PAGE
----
The 411 on How to Recover from a Food Coma
Thanksgiving is the ultimate food holiday: There is so much hype and anticipation for overeating at this meal that inevitably we all, well, end up overeating. It's delicious -- but afterward you need to unbutton your pants, walk with a little bit of a food waddle, and feel bloated and uncomfortable the next day. Despite our good intentions, it just kind of happens. And then we feel guilty and lousy and swear we are going to start researching juice cleanses for December before all the major holiday stuff happens. But if you fall into that trap, you'll only set off on a yo-yoing path for the next few months (eat, cleanse, eat, cleanse...).

Want to ward off a truly harsh food coma altogether? Check out my 2012 Thanksgiving newsletter on how to deal with food pushers and 7 steps to a healthier Turkey Day. Also, consider replacing a couple carb-heavy dishes (the real culprit behind sleepiness) with fresh, delicious Thanksgiving salads.

What causes a food coma?

First, an explanation: A food coma is the sensation that sets in after a day or night of overeating -- it's not too different from a hangover, actually. If you're in the throes of a food coma, you likely have a headache, bloated belly, and dry mouth; feel lethargic, guilty, and foggy; and your clothes are feeling much tighter than usual.

Why it happens: Turkey gets a bad rap because of the chemical tryptophan, but that's not entirely right. The phenomenon is a bit of a two-headed beast.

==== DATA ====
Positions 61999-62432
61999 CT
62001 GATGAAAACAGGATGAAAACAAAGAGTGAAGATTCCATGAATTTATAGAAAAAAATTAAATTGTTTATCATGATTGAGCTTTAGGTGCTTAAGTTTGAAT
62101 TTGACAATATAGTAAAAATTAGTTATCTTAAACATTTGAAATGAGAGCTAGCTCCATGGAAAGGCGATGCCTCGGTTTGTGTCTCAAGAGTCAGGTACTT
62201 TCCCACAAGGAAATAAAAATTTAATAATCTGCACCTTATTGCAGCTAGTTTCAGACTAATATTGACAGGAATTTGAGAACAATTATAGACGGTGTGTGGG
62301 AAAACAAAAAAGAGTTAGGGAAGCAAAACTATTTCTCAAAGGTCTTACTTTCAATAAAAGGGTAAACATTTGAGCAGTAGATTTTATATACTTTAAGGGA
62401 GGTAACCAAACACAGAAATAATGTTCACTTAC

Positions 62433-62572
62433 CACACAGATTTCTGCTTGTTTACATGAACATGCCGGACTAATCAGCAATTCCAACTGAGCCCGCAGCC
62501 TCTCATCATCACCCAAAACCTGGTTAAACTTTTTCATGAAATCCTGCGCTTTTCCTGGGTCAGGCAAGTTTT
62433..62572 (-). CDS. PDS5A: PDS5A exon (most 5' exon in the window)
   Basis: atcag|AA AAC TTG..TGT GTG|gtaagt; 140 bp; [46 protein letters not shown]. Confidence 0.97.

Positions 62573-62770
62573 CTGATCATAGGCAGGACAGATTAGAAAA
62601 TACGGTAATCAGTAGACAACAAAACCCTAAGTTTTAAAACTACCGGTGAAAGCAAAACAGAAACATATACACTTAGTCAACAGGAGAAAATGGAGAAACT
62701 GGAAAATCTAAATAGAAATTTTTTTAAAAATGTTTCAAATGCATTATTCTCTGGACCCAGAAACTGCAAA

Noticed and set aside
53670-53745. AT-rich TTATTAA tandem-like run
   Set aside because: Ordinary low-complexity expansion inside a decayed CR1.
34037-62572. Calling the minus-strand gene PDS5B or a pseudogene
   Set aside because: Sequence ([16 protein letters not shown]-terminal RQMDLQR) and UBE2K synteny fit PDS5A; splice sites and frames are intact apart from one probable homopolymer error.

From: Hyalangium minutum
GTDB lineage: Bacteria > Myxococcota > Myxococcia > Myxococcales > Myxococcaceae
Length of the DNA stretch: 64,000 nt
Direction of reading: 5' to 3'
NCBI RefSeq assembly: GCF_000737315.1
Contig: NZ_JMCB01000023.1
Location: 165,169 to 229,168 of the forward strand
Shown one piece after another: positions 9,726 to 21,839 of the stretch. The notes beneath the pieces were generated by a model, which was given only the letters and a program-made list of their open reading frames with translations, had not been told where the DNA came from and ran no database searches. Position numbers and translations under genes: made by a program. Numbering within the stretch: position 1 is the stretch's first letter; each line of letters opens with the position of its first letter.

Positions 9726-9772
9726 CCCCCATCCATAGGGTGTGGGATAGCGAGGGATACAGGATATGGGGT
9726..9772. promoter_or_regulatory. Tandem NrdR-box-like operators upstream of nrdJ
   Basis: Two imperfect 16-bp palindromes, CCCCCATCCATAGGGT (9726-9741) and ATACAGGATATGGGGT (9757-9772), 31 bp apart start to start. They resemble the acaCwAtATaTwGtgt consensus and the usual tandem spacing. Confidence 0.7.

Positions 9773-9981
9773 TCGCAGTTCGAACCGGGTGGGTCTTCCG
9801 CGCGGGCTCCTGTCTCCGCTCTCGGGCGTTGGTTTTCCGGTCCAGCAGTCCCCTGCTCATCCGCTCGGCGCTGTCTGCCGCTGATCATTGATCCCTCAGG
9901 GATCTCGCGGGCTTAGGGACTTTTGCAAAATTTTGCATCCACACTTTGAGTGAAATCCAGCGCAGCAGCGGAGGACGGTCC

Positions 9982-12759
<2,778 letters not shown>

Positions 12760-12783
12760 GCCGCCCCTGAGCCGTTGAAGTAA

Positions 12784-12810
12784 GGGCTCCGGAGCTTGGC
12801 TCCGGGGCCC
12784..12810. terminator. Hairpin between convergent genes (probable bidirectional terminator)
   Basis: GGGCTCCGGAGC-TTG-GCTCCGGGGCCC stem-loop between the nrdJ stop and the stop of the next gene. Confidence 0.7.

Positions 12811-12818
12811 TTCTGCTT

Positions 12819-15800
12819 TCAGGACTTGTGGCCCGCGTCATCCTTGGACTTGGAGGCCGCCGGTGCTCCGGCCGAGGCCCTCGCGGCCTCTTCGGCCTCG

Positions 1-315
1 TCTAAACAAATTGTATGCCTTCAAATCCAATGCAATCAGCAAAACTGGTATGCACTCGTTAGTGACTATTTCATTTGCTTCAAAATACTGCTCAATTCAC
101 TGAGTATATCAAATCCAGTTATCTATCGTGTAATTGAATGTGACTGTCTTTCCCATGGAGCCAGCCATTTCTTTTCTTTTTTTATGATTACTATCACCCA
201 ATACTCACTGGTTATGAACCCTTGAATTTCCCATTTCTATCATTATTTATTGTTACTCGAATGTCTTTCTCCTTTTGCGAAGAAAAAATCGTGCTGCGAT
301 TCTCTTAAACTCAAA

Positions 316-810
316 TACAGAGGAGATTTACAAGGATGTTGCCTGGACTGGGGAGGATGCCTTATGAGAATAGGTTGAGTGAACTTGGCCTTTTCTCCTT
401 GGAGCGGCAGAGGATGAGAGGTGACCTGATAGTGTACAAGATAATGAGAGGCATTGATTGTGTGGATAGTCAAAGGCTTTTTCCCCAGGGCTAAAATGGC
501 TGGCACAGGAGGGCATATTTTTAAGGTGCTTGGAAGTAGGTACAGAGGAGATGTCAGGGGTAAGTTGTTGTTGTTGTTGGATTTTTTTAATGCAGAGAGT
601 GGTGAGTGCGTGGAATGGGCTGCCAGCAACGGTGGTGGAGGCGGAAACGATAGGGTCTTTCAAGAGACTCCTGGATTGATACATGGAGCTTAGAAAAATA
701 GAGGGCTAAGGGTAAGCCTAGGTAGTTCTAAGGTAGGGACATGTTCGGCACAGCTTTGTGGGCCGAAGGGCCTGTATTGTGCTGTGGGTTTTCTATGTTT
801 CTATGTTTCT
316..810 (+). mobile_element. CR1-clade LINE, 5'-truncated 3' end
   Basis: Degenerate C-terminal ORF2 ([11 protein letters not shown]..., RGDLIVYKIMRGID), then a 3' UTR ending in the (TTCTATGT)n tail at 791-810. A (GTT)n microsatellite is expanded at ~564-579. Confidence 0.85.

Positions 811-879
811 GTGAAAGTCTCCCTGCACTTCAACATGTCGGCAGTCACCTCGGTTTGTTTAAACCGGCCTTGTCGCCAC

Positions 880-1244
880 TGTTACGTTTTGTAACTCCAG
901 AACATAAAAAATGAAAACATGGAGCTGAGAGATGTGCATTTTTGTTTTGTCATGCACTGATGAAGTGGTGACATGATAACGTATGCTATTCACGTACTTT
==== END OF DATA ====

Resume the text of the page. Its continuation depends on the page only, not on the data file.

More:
After eating a big meal, our glucose levels spike -- and research shows that glucose can "turn off" the parts of our brain that keep us awake and alert. 
The other element at play is a function called "rest and digest" (the opposite of "fight or flight"). Post-turkey binge, your body diverts energy to help digest food. It keeps your heart rate, blood pressure, and breathing lower as it focuses on your digestive system. (Oh, and alcohol slows digestion even further.)

How do you recover?
Follow this 10-point plan to feel like yourself again (and fast).
1. Plan a series of recovery meals. Most of us crave structure and a plan to follow. After a big Thanksgiving dinner, you probably don't want to think about food -- but you need to. Check out a sample week of recovery meals from Bon Appetit. Literally go through your calendar and plan out your meals and snacks. If it is planned and the food is in front of you, chances are you will have a healthier week.